Well-chosen external advisors are so key. Clearly, you want to look for people with a successful track record in professional service firm growth, who carry your values, speak honestly and who you will enjoy working with. I chose my advisors very carefully and was blessed with excellent support in this regard. The real value of such externals (and I would ignore any business development component of this – the promise is often overdone) is two-fold. Firstly, they will steer you away from the occasional bear-trap – avoiding costly false starts along avenues that they know from experience are unlikely to be fruitful. This, however, is a fringe benefit; most business leaders intuitively know the right answer to the “what next?” growth decision. The real benefit of well-chosen board advisors is that they can speed up your decision-making tempo – asking the right questions, confirming your intuitions and, generally, keeping you honest to a desired pace of progress.
Governance clearly doesn’t stop at the board but get this foundation right and all ensuing structures and processes can flow, in an orderly fashion, from there.
Next up in this series of what makes a professional service firm successful – as based on my own reflection, I would state inclusivity.
What do I mean by this?
Inclusivity, in this context, talks to how successful professional service firms architect the development of their internal capabilities: how they go about building out those processes, functions and skills on which future growth is predicated. One can, occasionally, witness companies that ride an extraordinary period of somewhat-arbitrary growth – they luck out on a bountiful client relationship or on a really “hot” market-need moment. Without an accompanying focus on internal capability development, such firms invariably come crashing back down when the luck runs out. There is no sustaining firm architecture in place.
Conversely, what makes a professional service firm successful in the longer, more-predictable run is a consistent and very deliberate build out of requisite internal capabilities. The best, perhaps only, way of doing this is to involve the whole firm in this conversation: to be deliberately inclusive. By example, from a very early stage in my company’s life I mapped out ten critical areas on which I knew – following much research – future value could be built. By example, continuous development of our service propositions and tools, our talent management function, our marketing and sales disciplines, our financial controls and management information, our intellectual property assets etc. You get the drift.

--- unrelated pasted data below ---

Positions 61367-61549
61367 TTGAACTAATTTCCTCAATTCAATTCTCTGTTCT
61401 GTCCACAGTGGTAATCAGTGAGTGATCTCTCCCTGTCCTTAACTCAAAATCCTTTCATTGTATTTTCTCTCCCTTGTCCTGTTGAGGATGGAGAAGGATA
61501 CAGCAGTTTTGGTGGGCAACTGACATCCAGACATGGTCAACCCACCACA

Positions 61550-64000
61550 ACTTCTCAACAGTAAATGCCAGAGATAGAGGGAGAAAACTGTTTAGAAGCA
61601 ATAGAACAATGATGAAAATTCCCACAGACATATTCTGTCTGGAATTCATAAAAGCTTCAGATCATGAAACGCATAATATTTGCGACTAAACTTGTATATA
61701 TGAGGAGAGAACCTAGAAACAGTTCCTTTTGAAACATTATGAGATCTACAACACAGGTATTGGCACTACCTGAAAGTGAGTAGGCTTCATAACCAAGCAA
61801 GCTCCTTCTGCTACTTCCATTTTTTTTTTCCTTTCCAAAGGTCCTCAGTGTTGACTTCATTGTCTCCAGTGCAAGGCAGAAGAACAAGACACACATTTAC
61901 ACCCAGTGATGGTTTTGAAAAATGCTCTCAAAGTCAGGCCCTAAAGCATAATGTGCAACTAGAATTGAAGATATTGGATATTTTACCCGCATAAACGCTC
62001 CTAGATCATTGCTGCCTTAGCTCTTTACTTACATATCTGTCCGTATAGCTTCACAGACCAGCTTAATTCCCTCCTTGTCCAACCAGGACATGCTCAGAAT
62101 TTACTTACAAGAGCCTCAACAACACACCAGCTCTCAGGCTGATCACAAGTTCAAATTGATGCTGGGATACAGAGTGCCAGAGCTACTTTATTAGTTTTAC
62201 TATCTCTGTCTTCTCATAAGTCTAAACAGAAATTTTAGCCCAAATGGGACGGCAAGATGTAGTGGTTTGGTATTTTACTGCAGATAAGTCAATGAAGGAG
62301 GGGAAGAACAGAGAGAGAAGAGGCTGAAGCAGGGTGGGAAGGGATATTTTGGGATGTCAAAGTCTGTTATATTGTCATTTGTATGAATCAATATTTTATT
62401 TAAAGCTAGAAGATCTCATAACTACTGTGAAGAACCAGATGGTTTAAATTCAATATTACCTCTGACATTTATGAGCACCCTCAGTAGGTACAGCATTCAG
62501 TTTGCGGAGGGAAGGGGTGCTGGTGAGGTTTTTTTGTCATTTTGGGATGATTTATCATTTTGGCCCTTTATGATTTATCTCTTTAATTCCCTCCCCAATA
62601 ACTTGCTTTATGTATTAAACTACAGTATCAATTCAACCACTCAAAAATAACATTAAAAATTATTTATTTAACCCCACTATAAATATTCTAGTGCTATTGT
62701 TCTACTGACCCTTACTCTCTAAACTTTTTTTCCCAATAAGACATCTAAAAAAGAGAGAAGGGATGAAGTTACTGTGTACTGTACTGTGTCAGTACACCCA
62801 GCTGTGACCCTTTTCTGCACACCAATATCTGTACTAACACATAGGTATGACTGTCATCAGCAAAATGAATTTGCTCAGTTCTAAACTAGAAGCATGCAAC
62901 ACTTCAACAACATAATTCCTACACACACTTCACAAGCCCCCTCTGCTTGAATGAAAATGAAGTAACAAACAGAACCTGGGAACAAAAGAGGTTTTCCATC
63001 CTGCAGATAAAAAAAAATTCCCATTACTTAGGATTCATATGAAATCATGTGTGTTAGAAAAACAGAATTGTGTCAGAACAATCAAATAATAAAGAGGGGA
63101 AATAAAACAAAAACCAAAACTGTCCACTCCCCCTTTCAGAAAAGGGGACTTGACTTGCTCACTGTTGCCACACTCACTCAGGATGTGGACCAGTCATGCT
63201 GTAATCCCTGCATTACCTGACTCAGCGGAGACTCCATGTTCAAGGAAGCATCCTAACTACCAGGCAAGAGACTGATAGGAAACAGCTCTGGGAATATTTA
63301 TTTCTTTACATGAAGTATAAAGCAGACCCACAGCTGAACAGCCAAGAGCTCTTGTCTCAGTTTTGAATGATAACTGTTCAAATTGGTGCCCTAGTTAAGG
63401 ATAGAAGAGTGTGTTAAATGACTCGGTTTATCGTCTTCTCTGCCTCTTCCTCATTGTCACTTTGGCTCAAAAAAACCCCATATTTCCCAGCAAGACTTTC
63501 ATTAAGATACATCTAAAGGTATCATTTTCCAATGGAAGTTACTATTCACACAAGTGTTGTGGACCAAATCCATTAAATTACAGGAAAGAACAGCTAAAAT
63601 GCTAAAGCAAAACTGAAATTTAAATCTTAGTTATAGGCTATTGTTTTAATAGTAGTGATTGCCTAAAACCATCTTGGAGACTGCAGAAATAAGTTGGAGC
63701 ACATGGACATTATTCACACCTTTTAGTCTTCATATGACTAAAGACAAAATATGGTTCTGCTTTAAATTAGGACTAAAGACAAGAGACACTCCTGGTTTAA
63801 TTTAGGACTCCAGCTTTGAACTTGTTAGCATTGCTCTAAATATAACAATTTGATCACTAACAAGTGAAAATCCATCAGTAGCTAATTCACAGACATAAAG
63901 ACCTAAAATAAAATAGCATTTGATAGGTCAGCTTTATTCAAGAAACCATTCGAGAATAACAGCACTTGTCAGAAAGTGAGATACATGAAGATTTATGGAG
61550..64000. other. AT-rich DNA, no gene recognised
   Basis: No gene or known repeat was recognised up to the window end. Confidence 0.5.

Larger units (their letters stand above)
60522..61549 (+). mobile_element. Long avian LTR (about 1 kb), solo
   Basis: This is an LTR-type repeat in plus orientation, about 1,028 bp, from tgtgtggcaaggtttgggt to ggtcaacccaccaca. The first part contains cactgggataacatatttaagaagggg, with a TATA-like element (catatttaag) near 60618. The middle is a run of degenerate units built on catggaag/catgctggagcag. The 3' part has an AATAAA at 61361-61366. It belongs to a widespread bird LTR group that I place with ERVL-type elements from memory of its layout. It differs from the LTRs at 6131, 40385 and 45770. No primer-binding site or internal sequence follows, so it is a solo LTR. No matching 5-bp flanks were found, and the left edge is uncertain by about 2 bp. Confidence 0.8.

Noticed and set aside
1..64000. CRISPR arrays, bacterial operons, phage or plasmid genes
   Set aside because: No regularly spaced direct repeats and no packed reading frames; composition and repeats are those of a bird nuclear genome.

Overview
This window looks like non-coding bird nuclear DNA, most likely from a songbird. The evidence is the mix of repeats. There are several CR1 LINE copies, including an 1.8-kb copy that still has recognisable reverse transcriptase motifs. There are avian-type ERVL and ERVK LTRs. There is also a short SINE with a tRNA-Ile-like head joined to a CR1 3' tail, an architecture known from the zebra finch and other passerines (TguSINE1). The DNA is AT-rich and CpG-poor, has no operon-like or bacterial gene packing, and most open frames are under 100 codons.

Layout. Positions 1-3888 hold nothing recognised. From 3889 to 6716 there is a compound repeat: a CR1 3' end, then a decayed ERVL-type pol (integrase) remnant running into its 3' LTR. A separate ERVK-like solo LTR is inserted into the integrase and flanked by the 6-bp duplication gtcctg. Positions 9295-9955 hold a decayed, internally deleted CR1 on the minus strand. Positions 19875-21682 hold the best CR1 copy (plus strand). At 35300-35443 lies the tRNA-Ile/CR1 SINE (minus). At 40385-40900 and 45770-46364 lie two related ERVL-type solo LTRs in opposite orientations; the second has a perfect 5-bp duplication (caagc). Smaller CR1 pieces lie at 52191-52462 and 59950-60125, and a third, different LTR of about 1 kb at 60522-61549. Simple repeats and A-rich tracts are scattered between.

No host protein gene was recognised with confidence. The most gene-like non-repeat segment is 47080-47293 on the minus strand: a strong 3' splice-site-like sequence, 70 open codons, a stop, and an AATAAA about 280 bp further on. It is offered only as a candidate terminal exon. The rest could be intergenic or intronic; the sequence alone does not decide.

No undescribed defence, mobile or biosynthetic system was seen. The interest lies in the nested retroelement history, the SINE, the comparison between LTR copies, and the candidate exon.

Around each of these key areas, a project team was assigned with clear oversight and leadership assigned. The implore to the team was for everyone to get involved; to assign themselves to areas they were professionally curious and passionate about. Even more significantly, we expected everyone to care about the development of their own business; as such, every member of the firm sat in at least one such team.
This inclusive construct – with internal teams setting ambitious stretch goals each year and working in the margins of client work to deliver upon them – was another critical success factor in the Moorhouse story. Further, it also became a key differentiator for us in the recruitment challenge. Smart, motivated professionals want to be involved in the wider machinations of a business – to learn new skills and harness new experiences. Such an inclusive “call to arms”, therefore, often leads to higher levels of team engagement.
This is a feature I have observed in many successful, ever-ascendant companies. They have learned to balance the inherent time-management challenge of busy client delivery with a systematic, no-excuses, internal watch also. This involves adopting a “little step further, everyday” cf. “a big leap, tomorrow” attitude – and – harnessing everyone in this endeavour.
Method Grid has been built for such smart-thinking, forward-looking firms enabling as it does the continuous, incremental development of service methodologies, knowledge management networks and firm-wide intellectual property asset. You can sign up for a free trial here.
So, what’s next?
We will take a short break over Christmas but next up, in the New Year, I will continue this perspective on what makes a professional service firm successful and a reflection on my own personal journey from singleton start-up to valued business within five-years. Specifically, I am going to provide the next two critical success factors, in my top ten list, that enabled this fast growth to value.
Success factors 7-8 (Part 3): see blog
Success factors 9-10 (Part 4): see blog